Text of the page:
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Sci Rep. 2018 Jul 30;8(1):11420. doi: 10.1038/s41598-018-29772-1.

Transcriptome profiling of whisker follicles in methamphetamine self-administered rats.

Author information

1
College of Pharmacy, Keimyung University, Daegu, 42601, Republic of Korea.
2
School of Medicine, Keimyung University, Daegu, 42601, Republic of Korea.
3
College of Oriental Medicine, Daegu Hanny University, Daegu, 42158, Republic of Korea.
4
College of Pharmacy, Keimyung University, Daegu, 42601, Republic of Korea. sylee21@kmu.ac.kr.
5
College of Pharmacy, Keimyung University, Daegu, 42601, Republic of Korea. chjeong75@kmu.ac.kr.

Abstract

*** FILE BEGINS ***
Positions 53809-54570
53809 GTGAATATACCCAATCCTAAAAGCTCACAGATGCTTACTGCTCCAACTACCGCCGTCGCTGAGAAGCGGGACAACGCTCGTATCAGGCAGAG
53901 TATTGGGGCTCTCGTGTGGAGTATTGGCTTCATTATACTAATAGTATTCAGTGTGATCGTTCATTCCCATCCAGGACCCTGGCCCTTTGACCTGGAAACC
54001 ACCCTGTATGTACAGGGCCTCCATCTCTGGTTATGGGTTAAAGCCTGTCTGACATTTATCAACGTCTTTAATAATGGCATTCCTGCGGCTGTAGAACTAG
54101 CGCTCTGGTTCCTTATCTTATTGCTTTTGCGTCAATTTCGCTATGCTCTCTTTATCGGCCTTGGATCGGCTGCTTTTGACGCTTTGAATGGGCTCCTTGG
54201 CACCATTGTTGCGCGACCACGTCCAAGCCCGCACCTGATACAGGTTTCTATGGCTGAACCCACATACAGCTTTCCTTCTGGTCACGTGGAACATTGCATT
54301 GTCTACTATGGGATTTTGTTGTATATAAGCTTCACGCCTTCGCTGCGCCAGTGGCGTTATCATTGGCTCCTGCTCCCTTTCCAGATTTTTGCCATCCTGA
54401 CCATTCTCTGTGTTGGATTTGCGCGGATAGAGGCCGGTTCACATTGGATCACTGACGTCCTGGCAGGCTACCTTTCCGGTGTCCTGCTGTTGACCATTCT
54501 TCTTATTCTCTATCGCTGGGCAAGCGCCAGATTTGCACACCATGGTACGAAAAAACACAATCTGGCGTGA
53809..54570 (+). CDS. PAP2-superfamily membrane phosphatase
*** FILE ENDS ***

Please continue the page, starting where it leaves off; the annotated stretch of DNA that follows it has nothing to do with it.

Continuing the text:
Methamphetamine (MA) is a highly addictive psychostimulant that disturbs the central nervous system; therefore, diagnosis of MA addiction is important in clinical and forensic toxicology. In this study, a MA self-administration rat model was used to illustrate the gene expression profiling of the rewarding effect caused by MA. RNA-sequencing was performed to examine changes in gene expression in rat whisker follicles collected before self-administration, after MA self-administration, and after withdrawal sessions. We identified six distinct groups of genes, with statistically significant expression patterns. By constructing the functional association network of these genes and performing the subsequent topological analysis, we identified 43 genes, which have the potential to regulate MA reward and addiction. The gene pathways were then analysed using the Reactome and Knowledgebase for Addiction-Related Gene database, and it was found that genes and pathways associated with Alzheimer's disease and the heparan sulfate biosynthesis were enriched in MA self-administration rats. The findings suggest that changes of the genes identified in rat whisker follicles may be useful indicators of the rewarding effect of MA. Further studies are needed to provide a comprehensive understanding of MA addiction.

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